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From Andrew Jaquith <andrew.jaqu...@mac.com>
Subject Re: Adding custom JSP modules to JSPWiki
Date Wed, 28 Nov 2007 21:01:49 GMT
Yeah. I was just going to pipe in about Stripes -- but stifled the  
thought because it was too philosophical.

Put simply, the Command pattern does exactly what Janne describes. In  
retrospect I think it was a mistake to put them in (you can blame me  
for that). Partly because it welds together top-level JSPs, URL  
patterns and request contexts -- but mostly because it makes it  
JSPWiki harder to extend.

The JSPWiki 3.0 local branch that I've been working on, which uses  
Stripes, makes things much cleaner, simpler AND flexible. Each "wiki  
context" becomes its own ActionBean class. 'Beans can be used in all  
sorts of combinations. It breaks the one-context-for-one-page rule.

Anyway, I think we're going to declare 2.6.0 soon; 2.8 follows  
immediately after, and then we can get to work on the good stuff 3.0.   
Terry, that doesn't help you much in the short term, I know. But know  
that extensibility is going to be a much bigger theme in 3.0.

Andrew

On Nov 28, 2007, at 3:50 PM, Janne Jalkanen wrote:

>> Forgive me if I'm missing something, but when I originally did my  
>> research I did look into extending ContentTag.  However, it seemed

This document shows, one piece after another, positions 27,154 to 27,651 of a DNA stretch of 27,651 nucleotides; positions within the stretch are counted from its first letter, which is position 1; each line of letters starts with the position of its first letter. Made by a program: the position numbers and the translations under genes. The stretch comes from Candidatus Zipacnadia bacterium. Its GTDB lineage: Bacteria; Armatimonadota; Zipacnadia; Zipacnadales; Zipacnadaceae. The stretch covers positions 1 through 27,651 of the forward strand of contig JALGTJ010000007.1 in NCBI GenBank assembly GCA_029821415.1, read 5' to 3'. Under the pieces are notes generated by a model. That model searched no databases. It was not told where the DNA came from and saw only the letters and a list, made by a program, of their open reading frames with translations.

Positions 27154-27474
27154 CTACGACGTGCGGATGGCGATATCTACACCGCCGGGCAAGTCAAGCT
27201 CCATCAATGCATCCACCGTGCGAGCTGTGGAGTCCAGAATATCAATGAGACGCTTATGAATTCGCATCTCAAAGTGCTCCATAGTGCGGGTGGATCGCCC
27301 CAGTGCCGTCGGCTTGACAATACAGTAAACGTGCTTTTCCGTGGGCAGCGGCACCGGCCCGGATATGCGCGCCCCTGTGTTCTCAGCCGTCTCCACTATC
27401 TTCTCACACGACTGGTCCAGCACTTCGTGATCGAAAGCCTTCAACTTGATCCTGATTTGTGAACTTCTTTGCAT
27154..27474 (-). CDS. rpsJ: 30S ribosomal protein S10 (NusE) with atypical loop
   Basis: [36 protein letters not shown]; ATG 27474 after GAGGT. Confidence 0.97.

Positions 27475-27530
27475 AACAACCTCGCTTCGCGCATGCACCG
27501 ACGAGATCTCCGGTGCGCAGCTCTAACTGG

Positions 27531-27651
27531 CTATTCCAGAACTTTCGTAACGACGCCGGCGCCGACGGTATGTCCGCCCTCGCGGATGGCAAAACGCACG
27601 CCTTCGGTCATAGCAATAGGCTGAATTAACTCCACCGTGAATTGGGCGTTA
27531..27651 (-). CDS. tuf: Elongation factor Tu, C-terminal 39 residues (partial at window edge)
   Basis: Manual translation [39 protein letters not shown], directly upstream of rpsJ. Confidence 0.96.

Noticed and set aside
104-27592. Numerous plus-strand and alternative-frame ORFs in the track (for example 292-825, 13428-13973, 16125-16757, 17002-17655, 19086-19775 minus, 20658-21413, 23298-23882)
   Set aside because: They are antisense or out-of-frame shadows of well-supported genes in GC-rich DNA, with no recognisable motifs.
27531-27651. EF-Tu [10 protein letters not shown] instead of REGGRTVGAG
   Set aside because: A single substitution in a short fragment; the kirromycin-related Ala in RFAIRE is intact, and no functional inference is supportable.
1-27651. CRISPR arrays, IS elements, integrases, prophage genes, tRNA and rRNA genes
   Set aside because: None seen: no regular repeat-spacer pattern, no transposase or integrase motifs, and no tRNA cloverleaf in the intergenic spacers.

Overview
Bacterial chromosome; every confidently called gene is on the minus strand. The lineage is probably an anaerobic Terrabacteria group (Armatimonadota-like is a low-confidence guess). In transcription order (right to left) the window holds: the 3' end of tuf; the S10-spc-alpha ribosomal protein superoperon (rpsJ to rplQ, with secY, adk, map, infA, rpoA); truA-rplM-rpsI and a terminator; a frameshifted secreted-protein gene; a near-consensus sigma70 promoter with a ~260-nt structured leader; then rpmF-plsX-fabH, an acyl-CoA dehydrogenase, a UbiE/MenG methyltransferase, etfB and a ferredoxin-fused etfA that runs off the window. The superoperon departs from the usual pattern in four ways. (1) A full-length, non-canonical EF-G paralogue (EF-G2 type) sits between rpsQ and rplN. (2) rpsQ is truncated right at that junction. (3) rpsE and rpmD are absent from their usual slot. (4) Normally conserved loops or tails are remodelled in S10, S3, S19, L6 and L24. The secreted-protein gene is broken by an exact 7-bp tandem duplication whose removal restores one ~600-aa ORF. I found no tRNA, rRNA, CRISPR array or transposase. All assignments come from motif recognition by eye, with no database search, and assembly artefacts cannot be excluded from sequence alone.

>> to me that this would in turn also require a modification/extension  
>> of WikiContext, which would in turn require modification/extension  
>> of PageCommand/WikiCommand.  By the time I got to this point, I  
>> decided to give up on this approach.  Was I making it more  
>> complicated than it really is?
>
> Yup.  The Command represents a built-in JSPWiki command, or a  
> RequestContext, or a top-level JSP (or one of the *Content.jsp) - 
> files, which are all more or less different names for the same thing.
>
> The trick would not be to add a new Command, but to simply use some  
> custom logic in your ContentTag subclass, and if it does not match  
> against your own parameters, call the superclass method.
>
>> Regarding the issue of launching a JSP from a plugin (which, if it  
>> could be done, would be, I think, a truly elegant way to do this):  
>> If all that it needs is a request, response and pageContext, could  
>> those be captured and stored as session attributes by (one of) the  
>> original request-handling JSPs (and then accessed and used by the  
>> plugin to launch the JSP)?  Maybe using some of the logic employed  
>> by Velocity, if necessary?
>
> I don't think that is a good idea.  For example, unit testing that  
> without a servlet container would be impossible (or at least very  
> difficult), and it would make that particular plugin non-usable for  
> non-JSP cases.  Also, I would be very hesitant to make the  
> assumption that mucking about with the pagecontext in such a way  
> would be okay.
>
> Velocity bypasses JSP completely, and requires only Servlet  
> support.  It would be a far cleaner and nicer solution, and I know  
> some people are succesfully using Velocity templates with JSPWiki to  
> generate HTML.
>
> Anyway, with Stripes we can get rid of most of this stuff, which is  
> getting too arcane anyway. :-)
>
> /Janne


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